Local news translated – Oct 27, 2020

USAG Stuttgart Public Affairs – Local news translated – Oct 27, 2020

A second district in Bavaria goes into lockdown

In view of the increase in coronavirus infections, a second district in Bavaria is imposing renewed curfews and school closures. Starting Oct 27, the same restrictions will come into force in the district of Rottal-Inn as already in the Berchtesgadener Land. The restrictions, of which restaurants will also have to close, will initially apply for ten days. With “well over 200” new infections per 100,000 inhabitants within seven days, Rottal-Inn was just as badly affected as the Berchtesgaden region. Both districts are located on the border to Austria. Border commuters could be a reason for the strong increase, the two CSU politicians said. Huml therefore reaffirmed the regulation that border commuters must be tested for the virus on a regular basis. Bavaria’s third largest city, Augsburg, is also considering a lockdown. According to a recent press release, the city will decide by Wednesday. According to the city, around 205 out of 100,000 inhabitants have been infected in the last seven days. (Stuttgarter Nachrichten, Oct 27)

A COVID crisis summit to take place on Oct 28

In view of the worsening situation of the corona pandemic, Chancellor Angela Merkel (CDU) and the Minister Presidents will discuss further protective measures this Wednesday, as there are far more new infections than a week ago, more Covid-19 infections among the elderly, and more Covid-19 patients in hospitals. Different to the lockdown in spring, plans are for schools and daycare centers to remain open, except in regions with extremely high infection rates. The retail sector should also remain open, but with new restrictions. Events and restaurants will be hit the hardest. The so-called R-factor, which indicates how many people one infected person could infect, is about 1.4: “This can only be maintained for a short time”. This week, further protective measures would have to be decided and implemented; otherwise, the number of new infections could rise to well over 100,000 per day by the beginning of December.

According to the RKI, 10,032 patients in connection with Covid-19 have died since the beginning of the pandemic. Of these, 3,833 were living in a nursing home or other collective accommodation. The homes as well as the outpatient nursing services and hospitals are now conducting Corona rapid tests to help stop the virus from spreading. (Stuttgarter Nachrichten, October 27)

Arson attack on the Robert-Koch-Institute for Infectious Disease

According to police, incendiary devices were thrown at a building belonging to the Robert-Koch-Institute for Infectious Disease Sunday night. Nobody was injured. A security guard witnessed several people throwing bottles which appeared to have a flammable liquid inside. The employee was able to extinguish the flames before serious damage occurred. The suspects fled before police arrived. (Stuttgarter Nachrichten, Oct 27) 

Largest vaccination project in human history 

“I believe that we will have a Curevac vaccine in winter,” says, Peter Kremsner, an infectiologist with Curevac. Kremsner is the director of the Tübingen Institute for Tropical Medicine is heading the third and final phase of a clinical trial for a corona vaccine from the pharmaceutical company Curevac. It is a race against time and a competition between manufacturers. More than 190 possible vaccines are being developed and around three dozen are already being tested on humans. The first approved vaccine comes from China and Russia. Preparations for the “largest vaccination project in human history” are underway in many places around the world. Kremsner hopes that several vaccines will be approved. He is looking for a vaccine that is also affordable for African countries, as well. Preorders have long since been made, and preliminary contracts have been signed to clarify who is to receive how much of the production. The European Union has secured 405 million doses of Curevac. Kremsner admits that nobody can say with certainty how long the effects of a vaccination will last. In the case of yellow fever, for example, a single dose lasts a lifetime. With the corona vaccine? “Maybe six months, a year or 20 years,” says Kremsner. It is all speculation, as this point.” (Stuttgarter Nachrichten, Oct 27)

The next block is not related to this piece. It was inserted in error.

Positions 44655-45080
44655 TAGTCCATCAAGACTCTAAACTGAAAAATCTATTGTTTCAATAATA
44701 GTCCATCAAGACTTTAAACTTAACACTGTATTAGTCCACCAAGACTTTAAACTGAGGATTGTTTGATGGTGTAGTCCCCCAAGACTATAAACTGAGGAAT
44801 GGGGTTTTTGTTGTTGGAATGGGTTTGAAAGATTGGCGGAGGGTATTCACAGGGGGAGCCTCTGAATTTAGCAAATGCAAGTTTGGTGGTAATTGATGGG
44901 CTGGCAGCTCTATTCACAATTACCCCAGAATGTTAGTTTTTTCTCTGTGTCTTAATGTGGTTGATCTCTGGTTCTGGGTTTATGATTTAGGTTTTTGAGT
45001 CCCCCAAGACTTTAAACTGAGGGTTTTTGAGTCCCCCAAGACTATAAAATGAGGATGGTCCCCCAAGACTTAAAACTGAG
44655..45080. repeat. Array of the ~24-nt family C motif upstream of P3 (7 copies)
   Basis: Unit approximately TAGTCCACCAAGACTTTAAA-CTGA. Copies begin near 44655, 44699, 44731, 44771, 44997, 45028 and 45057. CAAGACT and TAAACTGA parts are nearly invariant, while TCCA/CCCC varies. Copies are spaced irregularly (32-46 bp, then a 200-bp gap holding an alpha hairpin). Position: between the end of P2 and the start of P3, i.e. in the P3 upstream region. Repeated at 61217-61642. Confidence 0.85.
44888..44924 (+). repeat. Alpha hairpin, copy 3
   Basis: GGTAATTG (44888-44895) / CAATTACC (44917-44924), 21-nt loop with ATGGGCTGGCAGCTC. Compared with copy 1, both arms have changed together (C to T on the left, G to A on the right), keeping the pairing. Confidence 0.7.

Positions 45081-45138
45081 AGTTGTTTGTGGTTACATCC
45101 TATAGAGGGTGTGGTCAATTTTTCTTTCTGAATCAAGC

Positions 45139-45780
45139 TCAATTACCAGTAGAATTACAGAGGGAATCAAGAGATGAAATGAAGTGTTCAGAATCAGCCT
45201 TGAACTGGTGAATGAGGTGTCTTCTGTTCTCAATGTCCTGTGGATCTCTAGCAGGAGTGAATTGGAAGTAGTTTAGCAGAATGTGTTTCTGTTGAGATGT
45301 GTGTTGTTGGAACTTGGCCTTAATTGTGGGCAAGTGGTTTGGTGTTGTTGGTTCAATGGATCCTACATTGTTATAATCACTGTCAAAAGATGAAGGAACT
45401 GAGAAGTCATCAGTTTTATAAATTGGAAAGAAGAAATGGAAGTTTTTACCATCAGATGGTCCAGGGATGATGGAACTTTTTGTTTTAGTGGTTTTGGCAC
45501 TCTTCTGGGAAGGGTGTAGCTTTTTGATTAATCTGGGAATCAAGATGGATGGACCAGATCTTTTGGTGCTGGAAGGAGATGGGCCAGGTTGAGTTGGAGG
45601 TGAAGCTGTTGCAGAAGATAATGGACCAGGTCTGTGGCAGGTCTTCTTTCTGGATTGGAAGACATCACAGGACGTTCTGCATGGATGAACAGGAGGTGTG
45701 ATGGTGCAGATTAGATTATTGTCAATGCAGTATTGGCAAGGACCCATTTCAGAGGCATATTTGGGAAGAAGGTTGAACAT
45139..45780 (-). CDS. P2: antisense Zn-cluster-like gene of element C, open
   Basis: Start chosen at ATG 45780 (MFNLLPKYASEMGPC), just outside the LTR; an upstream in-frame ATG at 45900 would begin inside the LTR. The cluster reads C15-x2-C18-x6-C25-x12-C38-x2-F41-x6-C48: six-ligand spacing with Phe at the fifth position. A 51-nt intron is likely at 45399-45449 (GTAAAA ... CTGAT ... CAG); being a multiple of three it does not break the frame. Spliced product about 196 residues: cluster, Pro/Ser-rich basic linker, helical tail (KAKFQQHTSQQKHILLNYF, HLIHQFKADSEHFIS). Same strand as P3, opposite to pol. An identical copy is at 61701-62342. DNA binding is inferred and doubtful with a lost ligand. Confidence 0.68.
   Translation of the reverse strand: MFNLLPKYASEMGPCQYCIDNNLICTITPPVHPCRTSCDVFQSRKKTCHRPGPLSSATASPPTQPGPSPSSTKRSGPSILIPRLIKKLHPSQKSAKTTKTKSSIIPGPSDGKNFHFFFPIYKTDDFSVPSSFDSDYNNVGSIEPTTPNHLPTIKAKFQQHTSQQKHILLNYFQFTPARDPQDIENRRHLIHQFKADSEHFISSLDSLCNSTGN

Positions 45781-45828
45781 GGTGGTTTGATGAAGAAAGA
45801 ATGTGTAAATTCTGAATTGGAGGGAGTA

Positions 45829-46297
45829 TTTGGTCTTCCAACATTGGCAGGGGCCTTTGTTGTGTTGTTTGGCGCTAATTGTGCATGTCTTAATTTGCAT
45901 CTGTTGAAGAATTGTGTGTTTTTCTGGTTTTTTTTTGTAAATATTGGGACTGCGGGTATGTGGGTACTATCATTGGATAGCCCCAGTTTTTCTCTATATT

St Martin’s processions and Halloween activities discouraged

In many parts of Germany it is traditional for young children to participate in a procession of paper lanterns in remembrance of St. Martin on November 11th. They make their own little lanterns in school or kindergarten and then gather on city streets to sing songs about good old Marty and their lanterns. However, this year authorities are recommending that daycares not “organize or take part in St Martin’s processions, because there is a danger that Covid-19 infections could be carried back into the daycare centers.” The same applies going from house to house during Halloween. (Stuttgarter Nachrichten, Oct 27)

Non-Corona related news:

Stuttgart mayoral candidates participate in live stream debate

All seven candidates seeking election as the new Oberbürgermeister (OB) or Lord Mayor of Stuttgart participated in a live stream panel discussion on Oct 25. In view of rising corona numbers, the panel discussion took place without an audience at the Porsche Arena. However, the public was still able to participate indirectly. Social media editor Diana Hörger passed on questions asked by the virtual audience during the live stream to the candidates who were socially distanced on stage. (Stuttgarter Nachrichten, Oct 27)